Wednesday 28 September 2022

Neo-Victorian Voices: Circus of Wonders, Elizabeth Macneal (2021)

Welcome back to my blog and to my Neo-Victorian Voices series, in which I review books set in the nineteenth century but written in the twenty-first. Nearly three years ago I blogged about Elizabeth Macneal’s debut novel, The Doll Factory (2019). Today, I’m reviewing her second novel, Circus of Wonders, which was published in 2021.

Circus of Wonders tells the story of Nell, a teenage girl covered in birthmarks, who works picking flowers in a small English village in the 1860s. When Jasper Jupiter’s Circus of Wonders comes to town, she, initially unwillingly, leaves her old life behind to become a “wonder” in the troop.

The novel moves between the point of views of Nell, circus owner Jasper Jupiter, and his brother, Toby. And there’s also a cast of secondary, but colorful, characters, many of them “wonders” like Nell. Jasper and Toby share secrets from their time in the Crimean War, which threaten to undo them today, while a key backer of Jupiter’s venture, known as the “jackal,” is in hot pursuit of a return on his investment.

As in The Doll Factory, the setting and subject matter are dark—perfect for fans of moody Victoriana. There’s even a cameo appearance by Queen Victoria herself, who was known to take an interest in human “wonders.” Complex sibling relationships and obsessive romantic attractions are also common themes between the two novels.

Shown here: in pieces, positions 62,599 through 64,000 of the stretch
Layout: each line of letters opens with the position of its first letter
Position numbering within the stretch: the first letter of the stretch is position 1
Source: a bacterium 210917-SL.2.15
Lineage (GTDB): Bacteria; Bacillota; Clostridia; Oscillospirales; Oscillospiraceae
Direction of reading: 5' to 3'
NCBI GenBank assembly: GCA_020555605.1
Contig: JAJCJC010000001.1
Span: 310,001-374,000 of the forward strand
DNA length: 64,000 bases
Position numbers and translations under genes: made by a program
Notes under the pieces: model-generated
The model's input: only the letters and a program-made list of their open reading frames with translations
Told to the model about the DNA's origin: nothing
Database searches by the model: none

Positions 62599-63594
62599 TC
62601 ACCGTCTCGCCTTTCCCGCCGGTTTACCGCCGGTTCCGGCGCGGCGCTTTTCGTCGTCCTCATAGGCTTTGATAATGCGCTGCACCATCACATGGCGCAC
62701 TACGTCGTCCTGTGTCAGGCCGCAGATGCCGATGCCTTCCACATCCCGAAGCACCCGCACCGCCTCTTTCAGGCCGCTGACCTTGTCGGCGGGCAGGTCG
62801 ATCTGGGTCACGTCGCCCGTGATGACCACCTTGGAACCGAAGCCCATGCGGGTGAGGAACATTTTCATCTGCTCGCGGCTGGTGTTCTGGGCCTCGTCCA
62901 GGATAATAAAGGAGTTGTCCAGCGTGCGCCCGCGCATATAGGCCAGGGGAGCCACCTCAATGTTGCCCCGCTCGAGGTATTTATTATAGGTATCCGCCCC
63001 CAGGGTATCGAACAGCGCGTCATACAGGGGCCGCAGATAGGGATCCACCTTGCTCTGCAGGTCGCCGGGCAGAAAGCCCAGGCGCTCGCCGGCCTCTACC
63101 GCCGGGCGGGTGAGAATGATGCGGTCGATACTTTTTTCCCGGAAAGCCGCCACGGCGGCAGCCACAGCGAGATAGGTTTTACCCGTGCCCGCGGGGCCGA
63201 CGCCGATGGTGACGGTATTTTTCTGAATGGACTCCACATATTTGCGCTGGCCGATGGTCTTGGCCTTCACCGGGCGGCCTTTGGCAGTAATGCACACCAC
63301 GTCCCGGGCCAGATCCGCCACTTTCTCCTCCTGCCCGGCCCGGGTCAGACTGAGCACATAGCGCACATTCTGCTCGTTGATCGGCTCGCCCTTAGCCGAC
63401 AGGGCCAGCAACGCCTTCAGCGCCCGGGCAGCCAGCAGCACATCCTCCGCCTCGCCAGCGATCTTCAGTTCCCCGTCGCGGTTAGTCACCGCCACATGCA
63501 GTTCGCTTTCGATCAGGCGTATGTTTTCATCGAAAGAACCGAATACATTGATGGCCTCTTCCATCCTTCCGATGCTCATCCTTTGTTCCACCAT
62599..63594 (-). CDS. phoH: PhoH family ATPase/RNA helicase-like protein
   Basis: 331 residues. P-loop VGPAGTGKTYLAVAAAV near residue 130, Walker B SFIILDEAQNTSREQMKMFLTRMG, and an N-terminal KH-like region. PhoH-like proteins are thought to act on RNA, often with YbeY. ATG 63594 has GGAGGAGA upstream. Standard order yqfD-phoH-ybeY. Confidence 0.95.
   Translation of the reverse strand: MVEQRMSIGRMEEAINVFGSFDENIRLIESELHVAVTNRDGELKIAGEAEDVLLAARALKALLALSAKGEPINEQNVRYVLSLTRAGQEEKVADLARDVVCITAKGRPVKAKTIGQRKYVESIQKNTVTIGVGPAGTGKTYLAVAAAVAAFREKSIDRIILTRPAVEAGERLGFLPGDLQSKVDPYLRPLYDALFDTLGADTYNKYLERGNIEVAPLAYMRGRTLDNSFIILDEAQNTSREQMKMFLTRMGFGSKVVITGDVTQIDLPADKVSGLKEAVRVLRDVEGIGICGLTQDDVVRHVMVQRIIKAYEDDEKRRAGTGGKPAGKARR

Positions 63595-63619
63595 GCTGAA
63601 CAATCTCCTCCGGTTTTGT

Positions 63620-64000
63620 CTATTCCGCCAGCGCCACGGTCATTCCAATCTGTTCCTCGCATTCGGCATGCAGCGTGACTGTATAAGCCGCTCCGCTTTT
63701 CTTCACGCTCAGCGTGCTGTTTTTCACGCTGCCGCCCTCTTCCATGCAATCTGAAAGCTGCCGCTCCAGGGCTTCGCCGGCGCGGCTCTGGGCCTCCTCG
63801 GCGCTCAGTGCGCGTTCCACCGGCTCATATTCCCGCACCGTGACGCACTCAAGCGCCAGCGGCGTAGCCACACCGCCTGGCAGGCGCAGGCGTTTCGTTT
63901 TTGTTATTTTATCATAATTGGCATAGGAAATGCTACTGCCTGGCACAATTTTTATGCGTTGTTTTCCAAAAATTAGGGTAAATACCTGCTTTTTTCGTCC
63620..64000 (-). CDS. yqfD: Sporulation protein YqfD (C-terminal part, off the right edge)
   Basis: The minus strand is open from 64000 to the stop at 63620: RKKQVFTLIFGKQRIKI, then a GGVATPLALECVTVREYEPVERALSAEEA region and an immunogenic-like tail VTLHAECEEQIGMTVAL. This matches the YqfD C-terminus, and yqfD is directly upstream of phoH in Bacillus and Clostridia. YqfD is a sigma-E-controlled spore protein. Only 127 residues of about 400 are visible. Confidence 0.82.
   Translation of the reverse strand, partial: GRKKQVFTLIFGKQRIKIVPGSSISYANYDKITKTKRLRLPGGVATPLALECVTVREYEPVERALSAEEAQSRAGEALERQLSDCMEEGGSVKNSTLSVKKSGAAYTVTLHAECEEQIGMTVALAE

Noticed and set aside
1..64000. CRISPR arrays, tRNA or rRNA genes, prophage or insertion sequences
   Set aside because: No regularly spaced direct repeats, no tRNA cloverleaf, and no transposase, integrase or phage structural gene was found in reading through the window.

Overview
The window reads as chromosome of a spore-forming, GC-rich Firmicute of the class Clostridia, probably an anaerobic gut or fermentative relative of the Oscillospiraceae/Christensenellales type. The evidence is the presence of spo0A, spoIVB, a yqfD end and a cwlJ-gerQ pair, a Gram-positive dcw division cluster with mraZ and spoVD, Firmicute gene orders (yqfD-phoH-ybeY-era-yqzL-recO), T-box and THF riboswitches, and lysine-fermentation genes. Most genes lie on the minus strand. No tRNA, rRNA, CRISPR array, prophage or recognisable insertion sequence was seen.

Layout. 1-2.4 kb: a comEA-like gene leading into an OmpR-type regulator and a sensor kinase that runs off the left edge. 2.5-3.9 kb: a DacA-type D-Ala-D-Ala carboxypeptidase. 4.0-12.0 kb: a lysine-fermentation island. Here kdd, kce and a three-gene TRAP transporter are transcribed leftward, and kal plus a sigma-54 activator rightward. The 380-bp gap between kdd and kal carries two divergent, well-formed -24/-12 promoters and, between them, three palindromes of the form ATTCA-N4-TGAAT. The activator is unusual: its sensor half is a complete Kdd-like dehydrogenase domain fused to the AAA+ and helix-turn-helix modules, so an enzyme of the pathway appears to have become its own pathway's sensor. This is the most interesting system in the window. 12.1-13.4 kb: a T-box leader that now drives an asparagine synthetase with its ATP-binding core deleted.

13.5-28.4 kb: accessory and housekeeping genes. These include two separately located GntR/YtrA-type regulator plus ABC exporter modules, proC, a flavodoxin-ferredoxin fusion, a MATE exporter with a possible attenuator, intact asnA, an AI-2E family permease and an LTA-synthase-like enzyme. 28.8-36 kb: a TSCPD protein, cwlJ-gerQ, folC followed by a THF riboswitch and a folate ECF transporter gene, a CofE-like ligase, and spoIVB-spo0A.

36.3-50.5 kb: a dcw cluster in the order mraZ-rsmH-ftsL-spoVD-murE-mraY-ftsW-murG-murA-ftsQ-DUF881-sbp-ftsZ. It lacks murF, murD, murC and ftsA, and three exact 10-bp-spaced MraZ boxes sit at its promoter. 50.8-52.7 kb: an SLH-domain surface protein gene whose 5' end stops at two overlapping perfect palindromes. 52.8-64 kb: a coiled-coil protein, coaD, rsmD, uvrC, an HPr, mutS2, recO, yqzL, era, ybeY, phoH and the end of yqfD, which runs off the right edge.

Macneal does a great job building multi-faceted characters and ratcheting up tension. And the denouement of the novel (during a performance at the circus, of course!) is surprising, yet satisfying. My one small quibble was that the revelation of the big secret from the brothers’ time in Crimea was delayed a little too long, straining my belief in their viewpoints.

The Doll Factory and Circus of Wonders feel like they belong to a nineteenth century that’s recognizable and well-researched, yet uniquely Macneal’s own. I look forward to reading what she does next to build out this Gothic universe.

Which historical novel should I review next as part of my Neo-Victorian Voices series? Let me know—here, on Facebook, on Instagram, or by tweeting @SVictorianist.

Sunday 11 September 2022

The Historical Novel Society Conference 2022, Durham, UK: A Review

I should have been a speaker and attendee at the HNS Conference in Durham two years ago, to coincide with the UK release of my debut novel, Bronte’s Mistress. However, a global pandemic led to HNS 2020’s postponement, and so it wasn’t until two years later that we were finally able to gather in one of Northern England’s most charming and historic cities. 

On my way to #HNS2022

In today’s post, I’ll be sharing my thoughts on the event, to help those currently on the fence about attending the 2023 HNS US conference, in San Antonio, Texas, or the 2024 HNS UK conference, in Dartington, Devon. 

Maybe you’re asking yourself whether you should prioritize attending the US or the UK conference… Ideally, I’d say try to get to both! But, if that’s not on the cards, hopefully this blog post will help.